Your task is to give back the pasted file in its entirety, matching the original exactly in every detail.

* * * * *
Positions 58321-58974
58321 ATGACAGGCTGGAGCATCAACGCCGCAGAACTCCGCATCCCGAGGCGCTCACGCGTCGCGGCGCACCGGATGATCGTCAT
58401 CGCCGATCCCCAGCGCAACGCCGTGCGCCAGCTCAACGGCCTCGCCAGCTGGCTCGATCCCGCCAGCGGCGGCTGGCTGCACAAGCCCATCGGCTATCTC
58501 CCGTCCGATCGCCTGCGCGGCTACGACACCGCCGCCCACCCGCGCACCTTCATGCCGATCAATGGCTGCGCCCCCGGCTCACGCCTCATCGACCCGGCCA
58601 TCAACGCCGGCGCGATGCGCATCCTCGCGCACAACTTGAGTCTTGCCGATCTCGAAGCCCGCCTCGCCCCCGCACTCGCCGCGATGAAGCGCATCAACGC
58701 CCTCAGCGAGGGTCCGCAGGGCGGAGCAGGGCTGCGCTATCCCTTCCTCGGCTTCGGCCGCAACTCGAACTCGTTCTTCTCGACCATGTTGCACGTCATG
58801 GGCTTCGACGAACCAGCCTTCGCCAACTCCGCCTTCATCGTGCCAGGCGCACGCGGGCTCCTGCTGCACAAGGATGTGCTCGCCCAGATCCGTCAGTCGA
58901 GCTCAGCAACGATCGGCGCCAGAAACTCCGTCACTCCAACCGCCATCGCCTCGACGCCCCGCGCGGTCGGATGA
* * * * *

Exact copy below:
Positions 58321-58974
58321 ATGACAGGCTGGAGCATCAACGCCGCAGAACTCCGCATCCCGAGGCGCTCACGCGTCGCGGCGCACCGGATGATCGTCAT
58401 CGCCGATCCCCAGCGCAACGCCGTGCGCCAGCTCAACGGCCTCGCCAGCTGGCTCGATCCCGCCAGCGGCGGCTGGCTGCACAAGCCCATCGGCTATCTC
58501 CCGTCCGATCGCCTGCGCGGCTACGACACCGCCGCCCACCCGCGCACCTTCATGCCGATCAATGGCTGCGCCCCCGGCTCACGCCTCATCGACCCGGCCA
58601 TCAACGCCGGCGCGATGCGCATCCTCGCGCACAACTTGAGTCTTGCCGATCTCGAAGCCCGCCTCGCCCCCGCACTCGCCGCGATGAAGCGCATCAACGC
58701 CCTCAGCGAGGGTCCGCAGGGCGGAGCAGGGCTGCGCTATCCCTTCCTCGGCTTCGGCCGCAACTCGAACTCGTTCTTCTCGACCATGTTGCACGTCATG
58801 GGCTTCGACGAACCAGCCTTCGCCAACTCCGCCTTCATCGTGCCAGGCGCACGCGGGCTCCTGCTGCACAAGGATGTGCTCGCCCAGATCCGTCAGTCGA
58901 GCTCAGCAACGATCGGCGCCAGAAACTCCGTCACTCCAACCGCCATCGCCTCGACGCCCCGCGCGGTCGGATGA